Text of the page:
Here’s a look back at some equally dire reports from recent memory that also turned out not to have any relation whatsoever to anything Apple was doing, performance-wise.

In the best of cases, supply chain reports offers some vague insight into the larger picture of Apple’s inventory channels, but when looked to for solid indicators of performance, they’re about as dependable as using a magic 8 ball. The iPad mini, by all reasonable accounts, looks to be a very strong performer for Apple, and it’s very likely we’ll see that trend continue.

TechCrunch » Gadgets

Apple Reportedly Changes Battery Suppliers As Samsung Walks


Apple has reportedly changed its battery suppliers for the iPad and MacBook lines to Amperex Technology Limited and Tianjin Lishen Battery, both Chinese firms, after Samsung SDI (Samsung’s battery-producing subsidiary) stopped supplying Apple, the China Business News reports. If accurate, this would be just the latest in a series of rifts between the two companies.

Samsung is a crucial component partner for Apple and will remain so at least in the near future, according to CEO Tim Cook on Apple’s most recent quarterly conference call. But recently, rumors have been swirling that the supplier relationship between Samsung and Apple is in the process of eroding. In the past couple of months, we’ve seen reports that Samsung had increased processor prices for Apple (which the company denied) and also claims that Apple was terminating the display supply relationship with the Korean company (also later denied).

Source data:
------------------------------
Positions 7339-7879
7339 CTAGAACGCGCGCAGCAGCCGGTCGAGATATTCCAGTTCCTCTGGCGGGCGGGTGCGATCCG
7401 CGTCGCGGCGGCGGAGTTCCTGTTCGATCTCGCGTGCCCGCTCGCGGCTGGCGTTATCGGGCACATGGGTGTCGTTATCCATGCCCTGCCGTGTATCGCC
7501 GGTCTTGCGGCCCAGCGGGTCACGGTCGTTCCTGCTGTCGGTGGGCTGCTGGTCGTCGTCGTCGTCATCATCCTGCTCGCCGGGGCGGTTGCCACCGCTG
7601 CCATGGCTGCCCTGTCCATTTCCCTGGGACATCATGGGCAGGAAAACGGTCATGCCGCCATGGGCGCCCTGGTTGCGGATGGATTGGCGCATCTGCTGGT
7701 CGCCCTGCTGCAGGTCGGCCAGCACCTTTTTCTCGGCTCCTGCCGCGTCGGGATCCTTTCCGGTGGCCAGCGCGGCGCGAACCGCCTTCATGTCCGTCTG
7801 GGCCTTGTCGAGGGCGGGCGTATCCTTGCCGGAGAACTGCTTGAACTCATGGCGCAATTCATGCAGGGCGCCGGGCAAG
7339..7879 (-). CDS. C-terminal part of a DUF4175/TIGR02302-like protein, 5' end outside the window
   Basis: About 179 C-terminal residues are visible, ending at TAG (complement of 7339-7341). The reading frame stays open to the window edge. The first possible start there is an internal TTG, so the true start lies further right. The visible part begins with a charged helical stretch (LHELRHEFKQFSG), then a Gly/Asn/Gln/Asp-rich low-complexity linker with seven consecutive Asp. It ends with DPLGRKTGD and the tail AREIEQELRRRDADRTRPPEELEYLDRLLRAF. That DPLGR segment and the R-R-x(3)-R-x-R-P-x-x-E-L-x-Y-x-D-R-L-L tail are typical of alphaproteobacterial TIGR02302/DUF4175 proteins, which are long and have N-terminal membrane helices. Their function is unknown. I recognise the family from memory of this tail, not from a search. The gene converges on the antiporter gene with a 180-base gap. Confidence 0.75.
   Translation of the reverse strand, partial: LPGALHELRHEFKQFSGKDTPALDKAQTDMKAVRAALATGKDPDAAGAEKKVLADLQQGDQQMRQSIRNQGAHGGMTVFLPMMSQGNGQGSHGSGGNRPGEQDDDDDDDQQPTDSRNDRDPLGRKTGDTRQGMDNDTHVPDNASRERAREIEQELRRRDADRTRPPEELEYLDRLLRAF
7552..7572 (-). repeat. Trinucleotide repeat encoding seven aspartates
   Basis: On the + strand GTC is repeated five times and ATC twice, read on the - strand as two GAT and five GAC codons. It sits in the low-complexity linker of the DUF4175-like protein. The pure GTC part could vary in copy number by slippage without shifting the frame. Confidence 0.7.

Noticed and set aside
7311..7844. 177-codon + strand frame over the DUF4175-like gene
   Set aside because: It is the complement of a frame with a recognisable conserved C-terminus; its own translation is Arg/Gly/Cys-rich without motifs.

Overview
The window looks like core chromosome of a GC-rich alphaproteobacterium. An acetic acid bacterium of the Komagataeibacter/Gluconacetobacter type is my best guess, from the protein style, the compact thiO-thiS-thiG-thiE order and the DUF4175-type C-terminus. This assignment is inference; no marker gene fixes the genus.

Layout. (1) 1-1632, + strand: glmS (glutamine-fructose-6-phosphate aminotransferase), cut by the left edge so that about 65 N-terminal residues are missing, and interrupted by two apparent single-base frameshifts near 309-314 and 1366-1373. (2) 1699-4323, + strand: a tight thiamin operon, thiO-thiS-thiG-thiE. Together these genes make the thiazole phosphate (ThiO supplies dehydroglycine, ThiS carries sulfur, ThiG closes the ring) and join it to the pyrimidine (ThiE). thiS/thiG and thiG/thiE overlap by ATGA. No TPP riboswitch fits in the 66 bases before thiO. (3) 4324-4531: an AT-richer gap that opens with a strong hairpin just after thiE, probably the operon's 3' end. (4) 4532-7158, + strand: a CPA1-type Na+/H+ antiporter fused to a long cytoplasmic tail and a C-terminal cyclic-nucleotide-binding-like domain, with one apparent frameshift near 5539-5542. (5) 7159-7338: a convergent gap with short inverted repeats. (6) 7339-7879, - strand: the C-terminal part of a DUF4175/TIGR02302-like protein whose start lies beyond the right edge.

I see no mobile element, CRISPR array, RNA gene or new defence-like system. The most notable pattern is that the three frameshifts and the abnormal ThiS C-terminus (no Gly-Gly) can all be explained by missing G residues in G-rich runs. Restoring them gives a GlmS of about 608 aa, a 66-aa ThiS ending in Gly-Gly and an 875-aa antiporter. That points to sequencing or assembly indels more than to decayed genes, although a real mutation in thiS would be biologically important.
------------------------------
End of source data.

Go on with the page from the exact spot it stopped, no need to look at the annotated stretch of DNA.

The two companies are locked in a global patent battle and are each other’s primary competition in the global smartphone race. In light of the strained relationship, it’s natural that people should expect their supply chain arrangements to suffer, too. And there has been tangible proof; Apple did indeed remove crucial design components for its A-series processors out of Samsung’s hands and in-house, which reduces Samsung to just a manufactory partner. Apple has also reportedly been grooming TSMC and others to take over chip production in the future.

But for all the reports, there seems to be little hard evidence that the relationship is indeed collapsing. Put simply, Samsung has capacity that Apple can’t find elsewhere, and Apple has a very lucrative contract with Samsung, meaning changing their relationship quickly isn’t easy or beneficial to either.

This battery supplier report is just the latest in a series of indicators that the relationship between the two could be undergoing a slow but inevitable shift, but don’t expect to see Apple and Samsung walk away from each other entirely for quite a while yet.

TechCrunch » Gadgets